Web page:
Carlo Maratta or Maratti (13 May 1625 – Rome, 15 December 1713) was an Italian painter, active mostly in Rome, and known principally for his classicizing paintings executed in a Late Baroque Classical manner. Although he is part of the classical tradition stemming from Raphael, he was not exempt from the influence of Baroque painting and particularly in his use of color.
Born in Camerano (Marche), then part of the Papal States, he went to Rome in 1636, accompanied by Don Corintio Benicampi. He became an apprentice in the studio of Andrea Sacchi. It was at this time that the debate between Sacchi and Pietro da Cortona took place at the Accademia di San Luca. Maratta’s painting at this time was closely allied with the classicism of Sacchi and was far more restrained and composed than the Baroque exuberance of Pietro da Cortona’s paintings. Like Sacchi, his paintings were inspired by the works of the great painters from Parma and Bologna: Annibale Carracci, Guercino, Guido Reni, Francesco Albani and Giovanni Lanfranco.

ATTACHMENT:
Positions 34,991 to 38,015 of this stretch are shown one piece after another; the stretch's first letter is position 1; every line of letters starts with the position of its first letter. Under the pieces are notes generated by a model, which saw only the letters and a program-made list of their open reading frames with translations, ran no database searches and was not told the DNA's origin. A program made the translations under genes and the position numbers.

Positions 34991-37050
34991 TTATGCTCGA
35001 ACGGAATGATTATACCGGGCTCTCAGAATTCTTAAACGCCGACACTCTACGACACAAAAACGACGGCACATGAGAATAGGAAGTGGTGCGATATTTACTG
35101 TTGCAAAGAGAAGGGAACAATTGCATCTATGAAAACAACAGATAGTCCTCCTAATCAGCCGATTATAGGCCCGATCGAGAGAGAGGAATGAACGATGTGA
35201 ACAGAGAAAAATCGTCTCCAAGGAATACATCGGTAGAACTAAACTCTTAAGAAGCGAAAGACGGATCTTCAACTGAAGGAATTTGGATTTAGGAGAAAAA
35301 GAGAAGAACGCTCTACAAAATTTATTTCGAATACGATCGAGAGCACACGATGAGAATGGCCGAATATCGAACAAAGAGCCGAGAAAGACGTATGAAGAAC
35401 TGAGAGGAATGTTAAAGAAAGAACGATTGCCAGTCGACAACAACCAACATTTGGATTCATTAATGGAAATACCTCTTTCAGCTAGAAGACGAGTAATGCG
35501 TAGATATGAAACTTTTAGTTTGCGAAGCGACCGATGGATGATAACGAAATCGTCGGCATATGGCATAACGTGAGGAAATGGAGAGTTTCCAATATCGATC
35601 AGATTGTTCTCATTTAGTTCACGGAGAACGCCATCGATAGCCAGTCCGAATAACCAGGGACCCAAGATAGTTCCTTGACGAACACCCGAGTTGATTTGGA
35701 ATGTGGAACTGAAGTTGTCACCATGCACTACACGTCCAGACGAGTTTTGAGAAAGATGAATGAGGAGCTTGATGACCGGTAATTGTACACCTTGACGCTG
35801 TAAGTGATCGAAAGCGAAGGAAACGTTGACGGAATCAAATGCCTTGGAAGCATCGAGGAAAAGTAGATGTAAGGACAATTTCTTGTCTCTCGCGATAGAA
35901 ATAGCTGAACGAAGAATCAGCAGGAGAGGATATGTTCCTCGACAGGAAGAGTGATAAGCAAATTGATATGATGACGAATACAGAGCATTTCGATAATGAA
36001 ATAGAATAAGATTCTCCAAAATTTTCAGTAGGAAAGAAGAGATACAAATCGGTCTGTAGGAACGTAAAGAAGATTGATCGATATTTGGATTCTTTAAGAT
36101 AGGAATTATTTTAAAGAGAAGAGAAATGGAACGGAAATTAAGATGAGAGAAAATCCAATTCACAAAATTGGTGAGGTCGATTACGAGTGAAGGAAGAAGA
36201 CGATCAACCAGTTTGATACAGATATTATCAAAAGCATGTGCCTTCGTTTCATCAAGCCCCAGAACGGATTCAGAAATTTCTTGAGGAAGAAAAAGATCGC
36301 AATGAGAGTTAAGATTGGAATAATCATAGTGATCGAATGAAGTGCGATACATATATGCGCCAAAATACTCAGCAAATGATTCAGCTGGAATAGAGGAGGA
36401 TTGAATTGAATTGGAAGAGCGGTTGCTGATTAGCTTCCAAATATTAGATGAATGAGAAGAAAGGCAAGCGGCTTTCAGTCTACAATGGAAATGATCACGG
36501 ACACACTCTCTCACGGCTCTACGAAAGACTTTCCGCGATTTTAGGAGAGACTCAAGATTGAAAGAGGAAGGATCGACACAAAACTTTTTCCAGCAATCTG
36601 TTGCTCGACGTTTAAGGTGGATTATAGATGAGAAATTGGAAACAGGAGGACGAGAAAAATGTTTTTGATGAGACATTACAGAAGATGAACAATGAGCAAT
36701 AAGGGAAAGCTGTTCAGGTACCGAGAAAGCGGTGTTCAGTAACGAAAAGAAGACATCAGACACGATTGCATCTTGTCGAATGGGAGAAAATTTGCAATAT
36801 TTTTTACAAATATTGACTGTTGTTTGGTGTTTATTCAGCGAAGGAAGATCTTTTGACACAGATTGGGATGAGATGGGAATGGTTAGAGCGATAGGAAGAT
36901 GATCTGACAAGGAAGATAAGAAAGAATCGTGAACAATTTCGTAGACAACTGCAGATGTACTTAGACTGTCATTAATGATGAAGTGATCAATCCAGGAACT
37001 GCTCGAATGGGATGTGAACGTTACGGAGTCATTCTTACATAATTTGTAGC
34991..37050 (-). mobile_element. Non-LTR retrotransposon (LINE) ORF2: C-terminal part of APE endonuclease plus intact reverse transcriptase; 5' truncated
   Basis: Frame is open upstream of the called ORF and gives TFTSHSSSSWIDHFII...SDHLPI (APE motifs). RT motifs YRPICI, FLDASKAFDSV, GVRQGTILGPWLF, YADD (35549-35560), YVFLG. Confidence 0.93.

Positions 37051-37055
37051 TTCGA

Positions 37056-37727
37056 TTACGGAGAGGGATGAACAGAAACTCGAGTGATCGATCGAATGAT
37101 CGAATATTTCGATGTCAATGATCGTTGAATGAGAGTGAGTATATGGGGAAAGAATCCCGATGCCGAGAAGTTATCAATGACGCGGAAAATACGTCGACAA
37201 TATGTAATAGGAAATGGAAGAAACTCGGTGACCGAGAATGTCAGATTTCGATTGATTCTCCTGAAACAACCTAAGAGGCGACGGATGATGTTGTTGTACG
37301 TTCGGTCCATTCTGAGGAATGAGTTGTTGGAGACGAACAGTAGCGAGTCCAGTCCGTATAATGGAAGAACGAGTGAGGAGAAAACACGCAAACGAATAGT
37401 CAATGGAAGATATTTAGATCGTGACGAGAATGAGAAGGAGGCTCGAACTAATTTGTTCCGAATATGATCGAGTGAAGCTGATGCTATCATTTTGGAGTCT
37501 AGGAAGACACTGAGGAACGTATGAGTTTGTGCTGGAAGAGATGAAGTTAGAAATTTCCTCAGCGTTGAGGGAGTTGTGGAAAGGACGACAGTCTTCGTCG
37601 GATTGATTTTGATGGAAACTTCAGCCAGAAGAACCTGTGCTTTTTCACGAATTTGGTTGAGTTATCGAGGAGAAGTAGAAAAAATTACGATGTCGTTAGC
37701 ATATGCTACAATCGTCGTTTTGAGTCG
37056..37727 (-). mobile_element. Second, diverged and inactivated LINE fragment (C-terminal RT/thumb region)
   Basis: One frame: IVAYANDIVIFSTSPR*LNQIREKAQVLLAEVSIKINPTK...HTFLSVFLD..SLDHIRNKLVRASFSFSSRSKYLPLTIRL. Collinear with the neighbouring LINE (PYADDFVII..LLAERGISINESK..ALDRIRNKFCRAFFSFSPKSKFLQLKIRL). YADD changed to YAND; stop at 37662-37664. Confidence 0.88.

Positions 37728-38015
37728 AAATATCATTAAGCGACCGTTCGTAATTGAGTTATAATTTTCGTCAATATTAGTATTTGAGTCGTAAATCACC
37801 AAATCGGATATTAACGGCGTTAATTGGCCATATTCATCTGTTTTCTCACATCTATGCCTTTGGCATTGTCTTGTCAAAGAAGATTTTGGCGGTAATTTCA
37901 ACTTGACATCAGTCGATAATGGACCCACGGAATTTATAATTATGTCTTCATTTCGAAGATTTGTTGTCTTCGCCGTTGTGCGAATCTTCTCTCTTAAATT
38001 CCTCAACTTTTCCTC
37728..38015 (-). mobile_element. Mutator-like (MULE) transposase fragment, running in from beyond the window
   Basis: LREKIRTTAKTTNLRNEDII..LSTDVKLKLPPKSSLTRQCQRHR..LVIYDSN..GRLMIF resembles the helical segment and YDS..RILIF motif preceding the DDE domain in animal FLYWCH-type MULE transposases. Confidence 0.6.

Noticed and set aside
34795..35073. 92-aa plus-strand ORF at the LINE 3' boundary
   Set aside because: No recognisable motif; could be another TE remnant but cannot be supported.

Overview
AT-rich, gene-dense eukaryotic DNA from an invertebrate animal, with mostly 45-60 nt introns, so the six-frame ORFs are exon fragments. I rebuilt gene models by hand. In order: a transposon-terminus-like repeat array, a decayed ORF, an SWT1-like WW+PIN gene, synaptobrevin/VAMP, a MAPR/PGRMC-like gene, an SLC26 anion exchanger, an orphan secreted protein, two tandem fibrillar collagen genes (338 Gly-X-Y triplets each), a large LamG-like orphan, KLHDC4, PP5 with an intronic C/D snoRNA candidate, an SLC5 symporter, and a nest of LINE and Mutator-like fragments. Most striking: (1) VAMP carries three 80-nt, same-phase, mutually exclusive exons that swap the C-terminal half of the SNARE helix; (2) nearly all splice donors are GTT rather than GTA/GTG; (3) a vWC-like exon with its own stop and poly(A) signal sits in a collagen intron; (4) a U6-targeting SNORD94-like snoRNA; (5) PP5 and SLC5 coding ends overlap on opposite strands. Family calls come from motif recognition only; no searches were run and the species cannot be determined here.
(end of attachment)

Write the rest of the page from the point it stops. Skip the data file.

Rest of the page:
Pope Alexander VII (reigned 1655–1667) commissioned many paintings from him including...See author's sheet: Carlo Maratta